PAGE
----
Support The Moscow Times!

Putin Orders Demolition of Moscow's Iconic Post-War Apartment Blocks

Russian President Vladimir Putin has ordered the complete demolition of Moscow’s post-war Khrushchevkas: Soviet housing blocks which once offered hope to millions of families after World War II.

Moscow Mayor Sergei Sobyanin announced on Tuesday that 1.6 million Muscovites were still living in the buildings, many of which were not designed to last more than a few decades.

He described the buildings as “uncomfortable, largely dilapidated housing,” and promised that demolition work would be complete by the end of 2018.

Khrushchevkas were assembled en masse across the Soviet Union throughout the 1950s and 1960s in a bid to tackle the country’s post-war housing crisis. They were affectionately named in honor of Soviet leader Nikita Khrushchev, who pioneered the scheme.

Low-cost and quick to build, most of the apartments are comprised of one or two rooms alongside a private kitchen and bathroom. The buildings themselves were generally limited to five storeys in order to avoid the need to install an elevator. For millions of Russians, they were a luxurious upgrade from the communal flats which were lauded as the future during the early Communist period.

The Khrushchevkas were only designed to last a few decades. Soviet leaders believed that by the time “true Communism” arrived in Russia (hopefully at some point in the 1980s) replacements would already have been built.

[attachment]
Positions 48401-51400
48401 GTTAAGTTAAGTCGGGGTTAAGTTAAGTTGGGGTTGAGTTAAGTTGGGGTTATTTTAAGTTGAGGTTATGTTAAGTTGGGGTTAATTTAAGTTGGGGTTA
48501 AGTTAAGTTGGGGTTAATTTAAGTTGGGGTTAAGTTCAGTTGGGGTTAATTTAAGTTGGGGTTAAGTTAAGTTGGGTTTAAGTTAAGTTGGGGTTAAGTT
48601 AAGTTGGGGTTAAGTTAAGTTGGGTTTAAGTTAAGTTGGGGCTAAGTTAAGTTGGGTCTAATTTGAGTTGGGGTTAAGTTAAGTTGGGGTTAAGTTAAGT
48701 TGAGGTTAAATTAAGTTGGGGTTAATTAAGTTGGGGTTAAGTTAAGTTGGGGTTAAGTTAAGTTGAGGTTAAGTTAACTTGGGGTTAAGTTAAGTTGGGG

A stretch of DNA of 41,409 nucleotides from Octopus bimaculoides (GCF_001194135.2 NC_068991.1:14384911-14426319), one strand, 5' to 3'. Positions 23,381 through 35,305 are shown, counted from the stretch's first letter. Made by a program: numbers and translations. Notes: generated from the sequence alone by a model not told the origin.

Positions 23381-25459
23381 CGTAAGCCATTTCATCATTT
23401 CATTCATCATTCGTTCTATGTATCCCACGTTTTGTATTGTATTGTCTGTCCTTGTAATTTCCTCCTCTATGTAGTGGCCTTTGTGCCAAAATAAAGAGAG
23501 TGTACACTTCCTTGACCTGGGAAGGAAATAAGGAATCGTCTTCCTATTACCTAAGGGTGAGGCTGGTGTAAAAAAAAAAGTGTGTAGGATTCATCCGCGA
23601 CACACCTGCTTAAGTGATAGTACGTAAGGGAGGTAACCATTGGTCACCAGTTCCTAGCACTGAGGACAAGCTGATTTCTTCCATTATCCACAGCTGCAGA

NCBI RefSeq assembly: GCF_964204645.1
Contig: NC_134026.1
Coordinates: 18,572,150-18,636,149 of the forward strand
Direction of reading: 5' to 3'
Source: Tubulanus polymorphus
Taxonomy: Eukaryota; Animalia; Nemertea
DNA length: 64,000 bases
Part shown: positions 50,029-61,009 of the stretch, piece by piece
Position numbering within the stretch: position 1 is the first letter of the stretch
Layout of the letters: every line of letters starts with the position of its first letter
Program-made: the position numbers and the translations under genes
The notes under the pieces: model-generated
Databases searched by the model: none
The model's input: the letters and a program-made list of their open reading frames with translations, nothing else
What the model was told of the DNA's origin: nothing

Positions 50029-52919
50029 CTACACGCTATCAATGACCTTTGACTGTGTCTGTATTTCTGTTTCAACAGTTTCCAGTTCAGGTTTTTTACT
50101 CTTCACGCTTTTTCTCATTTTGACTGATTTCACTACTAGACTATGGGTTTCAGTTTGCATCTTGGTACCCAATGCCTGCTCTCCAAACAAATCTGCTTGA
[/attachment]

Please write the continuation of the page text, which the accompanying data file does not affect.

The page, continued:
Instead, the buildings became an integral part of Soviet culture and were romanticized in popular movies such as 1970’s “Irony of Fate.” Pre-fabricated apartment blocks continued to be built in Russia until the end of the Soviet era.

Read more

Independent journalism isn’t dead. You can help keep it alive.

As the only remaining independent, English-language news source reporting from Russia, The Moscow Times plays a critical role in connecting Russia to the world.

Editorial decisions are made entirely by journalists in our newsroom, who adhere to the highest ethical standards. We fearlessly cover issues that are often considered off-limits or taboo in Russia, from domestic violence and LGBT issues to the climate crisis and a secretive nuclear blast that exposed unknowing doctors to radiation.

As we approach the holiday season, please consider making a one-time donation — or better still a recurring donation — to The Moscow Times to help us continue producing vital, high-quality journalism about the world’s largest country.